Willow treeAfter the enactment of the Civil Rights Act of 1964 and in anticipation of the passing of the Voter Rights Act in 1965, the focus of the Civil Rights movement started to shift from resisting the segregation laws in the South to establishing a more fundamental equality by focusing on voter registration and politics. The SCOPE Project was created with the goal of increasing voter registration, educating citizens on the voter registration process, and, if needed, participating in protests or demonstrations in response to efforts to deny African Americans the right to vote. During this period, many local and state governments in the South still enforced literacy tests designed to prevent African Americans from registering to vote. Harassment and intimidation by police and white citizens further impeded voter registration.

Ku Klux Klan pamphlet announcing an event open to the white public.Ku Klux Klan pamphlet, Calhoun County, SC 1965

There was an atmosphere of real danger and fear for civil rights workers in the South. Freedom Riders attempting to integrate the interstate bus system had been severely beaten, and one of the buses was burned. Three civil rights workers had been killed in Mississippi during 1964’s Freedom Summer. Many other civil rights workers had been beaten or killed. The police routinely stood aside (or even participated) and let these violent acts occur, and all-white juries routinely acquitted the perpetrators. The SCLC hoped that the presence of large numbers of white college students involved in the SCOPE Project would attract the attention of the media and the nation, making the segregationist power structure more reluctant to resort to brutal tactics in trying to prevent African Americans from exercising their civil rights. This attention would, it was hoped, put pressure on the federal government to take steps to protect Civil Rights workers and citizens in the South.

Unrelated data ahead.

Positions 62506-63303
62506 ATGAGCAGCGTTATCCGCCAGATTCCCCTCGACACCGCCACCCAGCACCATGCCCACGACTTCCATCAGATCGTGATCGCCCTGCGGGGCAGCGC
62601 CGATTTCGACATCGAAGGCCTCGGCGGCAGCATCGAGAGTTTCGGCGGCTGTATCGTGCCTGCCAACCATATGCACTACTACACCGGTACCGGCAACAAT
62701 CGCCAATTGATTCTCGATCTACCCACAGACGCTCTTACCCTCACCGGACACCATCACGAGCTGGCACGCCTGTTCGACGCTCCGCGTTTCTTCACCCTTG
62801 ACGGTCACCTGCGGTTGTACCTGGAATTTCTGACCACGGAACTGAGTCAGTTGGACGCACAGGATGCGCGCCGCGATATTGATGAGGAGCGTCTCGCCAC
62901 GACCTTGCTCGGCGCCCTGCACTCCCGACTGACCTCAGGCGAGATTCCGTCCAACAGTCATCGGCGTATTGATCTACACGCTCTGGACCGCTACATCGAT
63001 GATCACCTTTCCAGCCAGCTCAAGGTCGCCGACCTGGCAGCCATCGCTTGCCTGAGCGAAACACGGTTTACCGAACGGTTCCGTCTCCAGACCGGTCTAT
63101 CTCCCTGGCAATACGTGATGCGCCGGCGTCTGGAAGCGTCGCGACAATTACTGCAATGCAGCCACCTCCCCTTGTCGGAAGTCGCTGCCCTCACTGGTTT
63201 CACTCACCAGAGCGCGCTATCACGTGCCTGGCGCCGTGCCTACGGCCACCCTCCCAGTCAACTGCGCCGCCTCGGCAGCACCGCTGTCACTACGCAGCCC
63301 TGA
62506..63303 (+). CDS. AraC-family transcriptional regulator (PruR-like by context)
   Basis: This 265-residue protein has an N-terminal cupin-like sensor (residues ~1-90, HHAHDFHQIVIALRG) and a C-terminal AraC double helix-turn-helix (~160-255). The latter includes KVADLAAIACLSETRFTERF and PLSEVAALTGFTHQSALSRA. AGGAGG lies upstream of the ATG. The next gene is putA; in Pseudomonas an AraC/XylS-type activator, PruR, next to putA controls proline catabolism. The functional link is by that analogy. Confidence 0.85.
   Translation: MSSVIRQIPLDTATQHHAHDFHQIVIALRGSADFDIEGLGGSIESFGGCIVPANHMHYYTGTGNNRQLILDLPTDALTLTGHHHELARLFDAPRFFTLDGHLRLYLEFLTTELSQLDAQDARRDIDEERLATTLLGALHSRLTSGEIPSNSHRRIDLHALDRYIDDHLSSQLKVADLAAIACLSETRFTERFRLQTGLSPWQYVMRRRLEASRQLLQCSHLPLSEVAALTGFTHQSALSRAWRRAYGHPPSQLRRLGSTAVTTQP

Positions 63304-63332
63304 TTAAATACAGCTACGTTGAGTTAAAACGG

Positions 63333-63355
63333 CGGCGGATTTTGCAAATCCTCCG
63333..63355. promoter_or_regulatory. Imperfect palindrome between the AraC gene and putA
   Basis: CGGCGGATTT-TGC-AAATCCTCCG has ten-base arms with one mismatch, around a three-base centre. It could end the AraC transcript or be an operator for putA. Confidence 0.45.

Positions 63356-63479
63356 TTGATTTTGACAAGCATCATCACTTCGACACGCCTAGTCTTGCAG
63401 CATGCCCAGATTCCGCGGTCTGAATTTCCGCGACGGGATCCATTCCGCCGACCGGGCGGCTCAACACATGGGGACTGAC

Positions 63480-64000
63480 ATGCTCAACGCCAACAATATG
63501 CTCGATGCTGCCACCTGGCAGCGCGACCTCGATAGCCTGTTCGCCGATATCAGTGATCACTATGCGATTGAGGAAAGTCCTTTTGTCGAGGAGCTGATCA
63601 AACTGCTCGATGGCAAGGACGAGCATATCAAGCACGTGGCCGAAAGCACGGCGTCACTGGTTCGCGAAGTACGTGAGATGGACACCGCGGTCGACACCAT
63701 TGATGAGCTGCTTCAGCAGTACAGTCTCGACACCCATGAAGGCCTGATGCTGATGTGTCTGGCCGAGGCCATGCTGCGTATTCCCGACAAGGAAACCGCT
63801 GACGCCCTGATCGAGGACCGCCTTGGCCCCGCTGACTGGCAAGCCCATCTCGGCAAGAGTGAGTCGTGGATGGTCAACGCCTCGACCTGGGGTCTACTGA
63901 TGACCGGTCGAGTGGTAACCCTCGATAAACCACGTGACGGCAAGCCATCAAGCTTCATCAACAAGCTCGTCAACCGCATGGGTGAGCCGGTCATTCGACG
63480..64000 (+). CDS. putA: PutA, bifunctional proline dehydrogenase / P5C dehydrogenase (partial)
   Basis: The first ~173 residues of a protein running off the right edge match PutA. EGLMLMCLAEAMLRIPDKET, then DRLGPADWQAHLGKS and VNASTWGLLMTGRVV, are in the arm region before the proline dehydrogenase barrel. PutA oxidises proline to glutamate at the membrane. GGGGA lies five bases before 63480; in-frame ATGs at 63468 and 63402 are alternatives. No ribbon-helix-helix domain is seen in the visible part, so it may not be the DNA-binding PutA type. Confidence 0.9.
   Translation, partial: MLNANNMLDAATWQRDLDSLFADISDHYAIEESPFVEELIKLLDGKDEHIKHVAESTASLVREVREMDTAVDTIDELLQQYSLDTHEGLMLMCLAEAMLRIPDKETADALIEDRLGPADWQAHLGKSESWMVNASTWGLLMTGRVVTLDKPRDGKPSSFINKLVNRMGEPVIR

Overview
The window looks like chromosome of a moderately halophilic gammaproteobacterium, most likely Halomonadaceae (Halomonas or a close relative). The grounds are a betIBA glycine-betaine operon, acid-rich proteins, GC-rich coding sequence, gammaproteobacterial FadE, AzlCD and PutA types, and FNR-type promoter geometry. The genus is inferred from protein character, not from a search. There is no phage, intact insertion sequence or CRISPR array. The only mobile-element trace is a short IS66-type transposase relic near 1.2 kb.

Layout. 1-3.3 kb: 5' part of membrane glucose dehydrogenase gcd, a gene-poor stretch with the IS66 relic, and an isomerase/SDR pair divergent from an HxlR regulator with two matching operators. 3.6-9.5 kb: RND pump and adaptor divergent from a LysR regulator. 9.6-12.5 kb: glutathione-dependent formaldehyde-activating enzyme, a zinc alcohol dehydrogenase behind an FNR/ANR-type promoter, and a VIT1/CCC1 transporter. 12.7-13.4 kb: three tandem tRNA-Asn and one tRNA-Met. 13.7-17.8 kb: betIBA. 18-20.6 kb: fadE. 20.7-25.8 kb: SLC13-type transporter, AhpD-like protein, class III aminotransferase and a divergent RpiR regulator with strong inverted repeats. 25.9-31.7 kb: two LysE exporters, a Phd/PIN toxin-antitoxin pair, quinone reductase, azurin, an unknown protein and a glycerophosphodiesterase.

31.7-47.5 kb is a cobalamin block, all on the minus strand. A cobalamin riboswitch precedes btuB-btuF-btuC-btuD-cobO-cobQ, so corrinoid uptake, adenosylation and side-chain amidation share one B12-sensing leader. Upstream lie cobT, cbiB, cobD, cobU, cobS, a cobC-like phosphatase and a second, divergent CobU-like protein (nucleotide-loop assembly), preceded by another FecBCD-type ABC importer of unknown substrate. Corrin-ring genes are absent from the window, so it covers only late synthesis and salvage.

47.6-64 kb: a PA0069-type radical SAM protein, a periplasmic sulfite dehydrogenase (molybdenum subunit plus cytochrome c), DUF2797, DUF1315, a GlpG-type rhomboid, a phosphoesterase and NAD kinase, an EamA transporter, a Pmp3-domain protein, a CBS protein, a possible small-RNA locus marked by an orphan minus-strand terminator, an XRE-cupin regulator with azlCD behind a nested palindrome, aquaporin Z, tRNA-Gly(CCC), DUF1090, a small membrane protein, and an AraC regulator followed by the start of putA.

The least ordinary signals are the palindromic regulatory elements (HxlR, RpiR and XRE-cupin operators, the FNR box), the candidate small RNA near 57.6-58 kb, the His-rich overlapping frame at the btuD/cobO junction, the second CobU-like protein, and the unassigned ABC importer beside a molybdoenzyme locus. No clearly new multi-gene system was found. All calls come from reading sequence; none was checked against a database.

Bayard Rustin at a SCOPE training, Atlanta, GA, 1965Bayard Rustin, SCOPE training, Atlanta, GA, 1965

Lynn Goldsmith joined the SCOPE Project through Brandeis University and was one of approximately twenty-five students from Brandeis who participated in the project. The Brandeis group traveled to Atlanta, Georgia, where all SCOPE Project volunteers received training from veteran leaders in the Civil Rights movement such as Bayard Rustin, Hosea Williams, and James Bevel. The Brandeis group then traveled to Charleston, South Carolina, and began canvassing voters for registration. However, after a few weeks it became apparent that the group was too large and unwieldy. The Brandeis group agreed that smaller groups should go live in rural communities where there was a more urgent need for voter registration and education. Lynn was in a small group that went to the rural South Carolina town of St. Matthews, in Calhoun County.

Voter education. A civil rights worker sits and talks with a man about voting in Calhoun County, SC 1965Voter education, Calhoun County, SC, 1965

In Calhoun County the group worked with local Civil Rights activists, ministers, and high school and college students to canvas the area, work on voter registration, and inrease voter education.

Lynn’s diary describes her experiences in South Carolina. She recorded a diary entry for each day, and the entries capture all the different experiences, thoughts, and feelings of a young civil rights worker in the South. The diary details the welcoming reception the SCOPE workers received from the local African American community (once they had earned their trust); the friendships and connections Lynn made; the harassment from the white power structure and white citizens; the journey to the SCLC conference in Birmingham, Alabama; Lynn’s attendance at a speech by Dr. Martin Luther King, Jr.; her arrest at a demonstration during a voter registration day; and the other obstacles and challenges these young civil rights workers faced while trying to canvas and register voters.

George Goldsmith letterGeorge Goldsmith letter, 1965

Lynn Goldsmith’s parents strongly supported her and were an inspiration for her to participate in the Civil Rights movement. Her father was also very involved in the Civil Rights movement and other social justice movements. During her time in South Carolina, Lynn mailed her diary entries to her father every day. Her father would then mail them to a group of friends and family to give them updates. Lynn’s parents also sent packages of books and materials for the citizen education programs and visited her in South Carolina.